Thursday, February 23, 2012

In This League Office


Major League Baseball has a serious problem. Over the last decade-plus this problem has sullied the names of some of the greatest men ever to play the game. Guaranteed Hall-of-Famers will be lucky to get enough votes to stay on the ballot from year to year. It's petty and disgusting and quite frankly I'm sick of hearing about it from everyone. This problem is not going away anytime soon though and the breaking news today about Ryan Braun's suspension being overturned shows just how important this issue is in the game today. The issue I'm speaking about of course is none other than the extreme breaches of confidentiality exhibited in recent years by the MLB, specifically with regards to performance enhancing drugs.

There is no doubt that the steroid era (which possibly isn't over) put a black mark on America's pastime, but the ignorance on the part of MLB management, the media, and the fans are as equally culpable for the results as the juiced up players. I think bygones should remain bygones and we should evaluate the era for what it was. There's no need to find out exactly what every player was on for every game he played and besides, if we start digging up skeletons from this era we should go back and deal with the spitballers, greenie junkies, and racial black-listers from past eras as well. Unfortunately there are some who feel that the players of the steroid era deserve to be dragged through the mud more than any others. Although I don't support that opinion I can understand how some would want to follow this path. What I do have a problem with though, is MLB leaking confidential information to aid in the witch hunt. It is completely inappropriate and unfair to the players involved and I'm surprised that no one has brought a lawsuit yet.

In 2003 the players agreed to a survey drug test under the condition that the results would remain anonymous. In this test 104 players tested positive for performance enhancing drugs. However that list has since been passed around or seized by BALCO, Quest Diagnostics, the MLBPA, and federal authorities. In doing so the names of stars such as Alex Rodriguez, Manny Ramirez, David Ortiz, and Sammy Sosa among others have had their names leak off this supposedly confidential list. And although not a direct breach of confidentiality, MLB also commissioned the Mitchell Report knowing full well that they would not act on it in anyway. Its purpose was to indict a few more players who passed drugs around in "shady locker room dealings" and try to pass the MLB off as innocent and above the whole ordeal.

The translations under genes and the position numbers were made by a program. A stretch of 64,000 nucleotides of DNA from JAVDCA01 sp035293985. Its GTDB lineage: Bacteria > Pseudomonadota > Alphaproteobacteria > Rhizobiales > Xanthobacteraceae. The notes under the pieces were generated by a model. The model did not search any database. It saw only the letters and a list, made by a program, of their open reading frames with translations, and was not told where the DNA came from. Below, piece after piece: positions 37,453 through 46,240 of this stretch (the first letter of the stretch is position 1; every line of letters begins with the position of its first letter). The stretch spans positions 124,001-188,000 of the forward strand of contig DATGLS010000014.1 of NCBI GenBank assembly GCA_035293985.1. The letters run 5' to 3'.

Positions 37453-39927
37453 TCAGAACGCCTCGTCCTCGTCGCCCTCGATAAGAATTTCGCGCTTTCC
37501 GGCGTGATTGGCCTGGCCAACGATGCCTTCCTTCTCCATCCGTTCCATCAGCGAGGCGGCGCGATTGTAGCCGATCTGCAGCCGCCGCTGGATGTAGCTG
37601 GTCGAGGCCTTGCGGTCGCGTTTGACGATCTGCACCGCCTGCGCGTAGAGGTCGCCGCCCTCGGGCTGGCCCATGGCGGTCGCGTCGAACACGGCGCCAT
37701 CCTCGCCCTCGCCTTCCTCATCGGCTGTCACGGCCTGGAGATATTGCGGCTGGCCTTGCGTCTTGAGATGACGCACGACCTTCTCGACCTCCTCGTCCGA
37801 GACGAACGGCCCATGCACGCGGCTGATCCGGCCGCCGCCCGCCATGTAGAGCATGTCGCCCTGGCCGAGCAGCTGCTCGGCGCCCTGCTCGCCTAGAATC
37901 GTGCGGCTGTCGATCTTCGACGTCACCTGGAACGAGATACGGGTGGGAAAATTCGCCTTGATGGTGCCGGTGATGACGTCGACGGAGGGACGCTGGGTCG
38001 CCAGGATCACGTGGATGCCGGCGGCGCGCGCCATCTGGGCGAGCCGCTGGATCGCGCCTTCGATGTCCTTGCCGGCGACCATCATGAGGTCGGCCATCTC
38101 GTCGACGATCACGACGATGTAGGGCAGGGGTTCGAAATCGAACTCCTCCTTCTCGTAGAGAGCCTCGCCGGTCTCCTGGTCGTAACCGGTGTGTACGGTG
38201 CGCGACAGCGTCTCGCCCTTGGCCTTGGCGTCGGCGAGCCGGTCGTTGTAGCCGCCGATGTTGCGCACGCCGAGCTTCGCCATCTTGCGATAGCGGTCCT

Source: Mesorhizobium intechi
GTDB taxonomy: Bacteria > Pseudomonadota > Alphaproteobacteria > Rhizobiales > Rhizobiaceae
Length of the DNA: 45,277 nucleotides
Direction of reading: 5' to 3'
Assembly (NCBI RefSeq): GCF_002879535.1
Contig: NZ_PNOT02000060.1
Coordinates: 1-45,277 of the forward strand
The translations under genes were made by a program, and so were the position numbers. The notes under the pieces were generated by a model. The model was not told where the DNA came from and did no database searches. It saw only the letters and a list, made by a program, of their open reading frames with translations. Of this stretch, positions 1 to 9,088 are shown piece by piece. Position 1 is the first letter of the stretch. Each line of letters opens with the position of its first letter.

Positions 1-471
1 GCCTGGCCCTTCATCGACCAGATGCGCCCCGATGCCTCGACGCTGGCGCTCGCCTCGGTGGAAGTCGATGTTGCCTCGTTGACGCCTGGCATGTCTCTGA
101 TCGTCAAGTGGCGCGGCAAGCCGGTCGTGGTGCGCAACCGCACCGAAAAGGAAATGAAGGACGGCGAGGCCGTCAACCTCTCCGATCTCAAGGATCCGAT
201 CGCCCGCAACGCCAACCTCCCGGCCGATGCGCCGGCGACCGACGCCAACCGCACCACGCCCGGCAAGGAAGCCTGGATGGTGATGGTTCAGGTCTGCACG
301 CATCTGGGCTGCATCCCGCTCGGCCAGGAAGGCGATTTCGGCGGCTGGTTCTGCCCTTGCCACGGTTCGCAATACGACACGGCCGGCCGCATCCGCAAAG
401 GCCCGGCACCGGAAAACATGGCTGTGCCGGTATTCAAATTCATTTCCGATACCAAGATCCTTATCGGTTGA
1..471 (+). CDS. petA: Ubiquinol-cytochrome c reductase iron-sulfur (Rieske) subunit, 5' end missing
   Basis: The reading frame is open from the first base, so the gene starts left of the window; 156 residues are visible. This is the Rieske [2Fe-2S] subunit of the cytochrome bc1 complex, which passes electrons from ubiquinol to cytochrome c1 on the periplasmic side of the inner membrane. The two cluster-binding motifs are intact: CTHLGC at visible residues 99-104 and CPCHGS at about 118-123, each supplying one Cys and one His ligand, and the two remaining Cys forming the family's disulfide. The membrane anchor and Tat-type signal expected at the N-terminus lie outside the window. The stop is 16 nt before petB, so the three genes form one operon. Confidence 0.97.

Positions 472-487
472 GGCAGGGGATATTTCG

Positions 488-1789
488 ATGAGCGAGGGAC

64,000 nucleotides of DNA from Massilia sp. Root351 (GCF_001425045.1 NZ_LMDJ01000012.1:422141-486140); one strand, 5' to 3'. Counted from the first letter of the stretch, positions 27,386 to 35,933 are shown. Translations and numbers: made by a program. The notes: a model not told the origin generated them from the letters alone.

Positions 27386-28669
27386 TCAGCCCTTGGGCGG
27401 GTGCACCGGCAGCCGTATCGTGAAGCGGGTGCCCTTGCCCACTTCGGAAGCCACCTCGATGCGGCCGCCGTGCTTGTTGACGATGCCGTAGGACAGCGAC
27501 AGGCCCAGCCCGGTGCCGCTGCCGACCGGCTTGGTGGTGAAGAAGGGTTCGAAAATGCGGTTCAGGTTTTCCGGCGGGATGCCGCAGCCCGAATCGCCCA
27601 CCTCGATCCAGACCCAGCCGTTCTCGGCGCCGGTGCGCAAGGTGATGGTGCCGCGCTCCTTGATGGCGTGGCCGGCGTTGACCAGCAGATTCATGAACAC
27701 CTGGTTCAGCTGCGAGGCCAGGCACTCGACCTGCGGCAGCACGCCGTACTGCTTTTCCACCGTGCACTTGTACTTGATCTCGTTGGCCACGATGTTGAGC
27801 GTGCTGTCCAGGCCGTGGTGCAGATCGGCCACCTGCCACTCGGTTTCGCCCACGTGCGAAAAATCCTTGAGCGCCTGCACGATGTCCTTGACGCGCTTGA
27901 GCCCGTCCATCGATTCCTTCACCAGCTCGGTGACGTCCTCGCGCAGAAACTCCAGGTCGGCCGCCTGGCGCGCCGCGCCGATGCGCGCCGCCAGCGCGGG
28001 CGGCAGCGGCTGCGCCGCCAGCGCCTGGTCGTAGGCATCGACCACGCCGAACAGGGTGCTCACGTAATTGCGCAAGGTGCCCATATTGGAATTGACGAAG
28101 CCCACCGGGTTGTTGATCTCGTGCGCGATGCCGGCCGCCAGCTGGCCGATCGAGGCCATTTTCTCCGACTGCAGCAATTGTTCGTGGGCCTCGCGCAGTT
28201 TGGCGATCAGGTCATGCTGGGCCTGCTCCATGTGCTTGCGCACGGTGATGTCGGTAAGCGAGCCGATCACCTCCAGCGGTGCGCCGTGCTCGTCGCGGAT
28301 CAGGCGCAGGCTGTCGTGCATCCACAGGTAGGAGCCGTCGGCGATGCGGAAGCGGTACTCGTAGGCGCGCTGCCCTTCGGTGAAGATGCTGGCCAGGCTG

Now we have the Ryan Braun incident. To quote from Major League Baseball's Joint Drug Prevention And Treatment Program:
The Commissioner’s Office, the Association, the Treatment Board, the IPA, the Medical Testing Officer, Club personnel, and all of their members, affiliates, agents, consultants and employees, are prohibited from publicly disclosing information about an individual Player’s test results or testing history, Initial Evaluation, diagnosis, Treatment Program (including whether a Player is on either the Clinical or Administrative Track), prognosis or compliance with a Treatment Program.
This was clearly violated. This test will hang over Braun now for the rest of his career regardless of his new-found innocence.  He will be accused of cheating in every road game he plays in until he retires and it probably won't stop there. Besides the damage to Braun, this is also completely embarrassing for the MLB. Accusing and suspending a player for performance enhancing drugs is a delicate matter, even more so when that player is the freshly minted MVP. The leak shows a complete lack of class and calls into question the entire MLB drug testing procedure. If Braun were to have failed the test and had it overturned on review without the leak the league would have held steady. Now people will be clamoring to know exactly how Braun "beat" the test. If he beat it on a technicality, how did such a careless mistake occur, or if he truly was clean or tested positive as the result of legal and prescribed medication, how was this not resolved immediately and discretely and are their possible flaws in the science?

I doubt that it was any high ranking official who has been responsible for these leaks but that's largely irrelevant. An atmosphere of distrust has been created and the MLB front office needs to seriously clean up their act, if not for the sheer dignity of it, then perhaps to avoid litigation in the future.

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